Psorophora howardii

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Psorophora howardii
Scientific classification
P. howardii
Binomial name
Psorophora howardii

Psorophora howardii is a species of mosquito. The species was described by the American entomologist Daniel William Coquillett in 1901.


This mosquito is very large, has shaggy legs, and has a wing length of 6.0–6.5 mm (0.24–0.26 in).[2] The scales on the wings are narrow and dark brown. The proboscis is long and brown. The palpi are nearly half as long as the proboscis and brown. The proboscis and the palpi are covered with setae. The head has broad, flat, grayish-white scales except for a narrow median bare stripe. The thorax is dark brown to black. The abdomen has a broad median patch of white scales. The legs are dark yellow and purple.[3] The adult females are persistent biters and will attack at any time of the day.[4] It can spread the West Nile virus,[5] and can puncture clothing such as through a coat, vest, and two shirts since the species is 8 to 10 mm long.[6]


The mosquito can be found in the Southeastern United States, Mexico, the West Indies, and Central America,[4] breeding in rain pools, grassy ditches, and depressions.[2] P. howardii can be found in citrus furrow irrigation systems in coastal southeastern Florida; it oviposits low in the furrows. The eggs hatch by rainfall and irrigation.[7]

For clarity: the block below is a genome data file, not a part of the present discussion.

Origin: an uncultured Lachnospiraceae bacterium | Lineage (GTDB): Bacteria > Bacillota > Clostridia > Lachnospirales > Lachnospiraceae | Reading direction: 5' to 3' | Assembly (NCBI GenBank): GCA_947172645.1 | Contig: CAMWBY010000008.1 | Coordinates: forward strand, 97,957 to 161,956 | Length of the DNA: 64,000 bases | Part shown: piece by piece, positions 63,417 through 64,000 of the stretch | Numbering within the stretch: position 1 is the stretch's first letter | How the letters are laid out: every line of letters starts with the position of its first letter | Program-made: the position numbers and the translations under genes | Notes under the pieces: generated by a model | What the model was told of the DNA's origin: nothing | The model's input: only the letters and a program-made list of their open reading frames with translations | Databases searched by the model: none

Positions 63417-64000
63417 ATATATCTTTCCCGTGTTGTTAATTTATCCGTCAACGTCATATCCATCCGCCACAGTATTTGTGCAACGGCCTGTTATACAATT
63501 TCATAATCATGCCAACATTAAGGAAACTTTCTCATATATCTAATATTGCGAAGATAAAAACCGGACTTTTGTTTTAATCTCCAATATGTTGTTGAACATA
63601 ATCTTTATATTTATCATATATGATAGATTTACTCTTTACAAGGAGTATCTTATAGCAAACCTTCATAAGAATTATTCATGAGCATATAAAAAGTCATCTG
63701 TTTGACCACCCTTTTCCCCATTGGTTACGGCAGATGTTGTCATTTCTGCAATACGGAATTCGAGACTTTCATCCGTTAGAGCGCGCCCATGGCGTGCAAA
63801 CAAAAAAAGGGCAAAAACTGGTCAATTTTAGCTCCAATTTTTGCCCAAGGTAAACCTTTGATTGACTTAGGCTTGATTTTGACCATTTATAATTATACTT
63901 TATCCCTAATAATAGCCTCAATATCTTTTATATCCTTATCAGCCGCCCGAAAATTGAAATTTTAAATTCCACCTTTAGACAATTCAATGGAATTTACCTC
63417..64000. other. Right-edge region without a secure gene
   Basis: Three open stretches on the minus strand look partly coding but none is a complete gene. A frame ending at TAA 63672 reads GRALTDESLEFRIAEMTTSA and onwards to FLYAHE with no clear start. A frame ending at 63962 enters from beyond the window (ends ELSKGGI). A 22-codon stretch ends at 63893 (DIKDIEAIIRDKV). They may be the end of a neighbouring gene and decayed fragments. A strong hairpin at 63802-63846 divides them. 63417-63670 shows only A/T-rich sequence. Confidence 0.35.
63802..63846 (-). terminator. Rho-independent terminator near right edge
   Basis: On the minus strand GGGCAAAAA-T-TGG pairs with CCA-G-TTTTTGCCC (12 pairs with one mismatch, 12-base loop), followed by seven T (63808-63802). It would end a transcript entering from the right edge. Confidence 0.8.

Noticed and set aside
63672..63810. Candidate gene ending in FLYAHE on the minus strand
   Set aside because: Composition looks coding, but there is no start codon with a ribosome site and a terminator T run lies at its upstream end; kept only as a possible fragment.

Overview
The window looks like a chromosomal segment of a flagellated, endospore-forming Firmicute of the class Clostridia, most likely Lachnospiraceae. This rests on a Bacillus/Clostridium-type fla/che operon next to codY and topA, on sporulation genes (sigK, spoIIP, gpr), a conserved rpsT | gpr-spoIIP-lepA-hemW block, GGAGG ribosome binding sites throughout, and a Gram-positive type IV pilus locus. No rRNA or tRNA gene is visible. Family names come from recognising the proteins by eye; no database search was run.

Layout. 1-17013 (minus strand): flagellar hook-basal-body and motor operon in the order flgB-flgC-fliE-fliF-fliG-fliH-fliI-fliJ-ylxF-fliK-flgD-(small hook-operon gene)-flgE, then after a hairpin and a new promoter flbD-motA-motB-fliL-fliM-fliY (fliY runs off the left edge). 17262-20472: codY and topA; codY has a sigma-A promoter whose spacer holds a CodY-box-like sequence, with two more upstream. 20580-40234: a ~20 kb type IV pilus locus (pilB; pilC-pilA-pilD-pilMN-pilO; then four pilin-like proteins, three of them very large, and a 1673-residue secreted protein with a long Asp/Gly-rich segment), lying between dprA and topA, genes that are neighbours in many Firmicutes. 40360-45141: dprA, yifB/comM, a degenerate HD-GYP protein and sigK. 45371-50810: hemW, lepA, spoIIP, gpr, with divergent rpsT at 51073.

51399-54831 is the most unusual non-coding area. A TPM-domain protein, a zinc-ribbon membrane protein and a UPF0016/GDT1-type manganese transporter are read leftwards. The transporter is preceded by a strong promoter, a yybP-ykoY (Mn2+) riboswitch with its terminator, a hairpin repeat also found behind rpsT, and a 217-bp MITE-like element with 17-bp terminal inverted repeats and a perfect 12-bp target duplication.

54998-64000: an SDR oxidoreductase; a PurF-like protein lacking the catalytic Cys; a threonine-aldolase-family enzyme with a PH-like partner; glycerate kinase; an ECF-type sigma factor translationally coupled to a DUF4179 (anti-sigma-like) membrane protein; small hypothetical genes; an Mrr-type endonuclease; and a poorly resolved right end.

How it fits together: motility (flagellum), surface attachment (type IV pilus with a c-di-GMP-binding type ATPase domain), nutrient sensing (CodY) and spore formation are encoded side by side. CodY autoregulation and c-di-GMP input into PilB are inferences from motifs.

The larvae occur from March to October, and can be found in unshaded or partly shaded temporary rain-filled pools. They are large,[4] and prey on the larvae of other mosquitoes.[3] To collect a field sample, a long-handled dipper causes a minimum of disturbance to the larvae. An area sampler is used after the dipper which catches more.[8]


  1. ^ "Psorophora howardii". Integrated Taxonomic Information System.
  2. ^ a b "Common Mosquito Species in Leon County". Leon County, Florida. Retrieved June 1, 2010.
  3. ^ a b "Psorophora howardii". Virginia Mosquito Control Association. Retrieved June 1, 2010.
  4. ^ a b c Stanley Carpenter and Walter LaCasse. Psorophora howardii. Mosquitoes of North America (North of Mexico). University of California Press. ISBN 0-520-02638-1.
  5. ^ "West Nile virus". AMCA. Retrieved June 1, 2010.
  6. ^ Groesbeeck Mitchell, Evelyn; William Dupree, James (1907). Mosquito life: the habits and life cycles of the known mosquitoes of the United States; methods for their control; and keys for easy identification of the species in their various stages. G. P. Putnam. p. 175. Retrieved June 1, 2010.
  7. ^ G. A. Curtis (1985). "Habitat selection strategies of mosquitoes inhabiting citrus irrigation furrows". Journal of the American Mosquito Control Association. 1 (2): 169–173. PMID 2906662.
  8. ^ Silver, John B. (2008). Mosquito Ecology: Field Sampling Method. Springer. p. 212. ISBN 978-1-4020-6665-8. Retrieved June 1, 2010.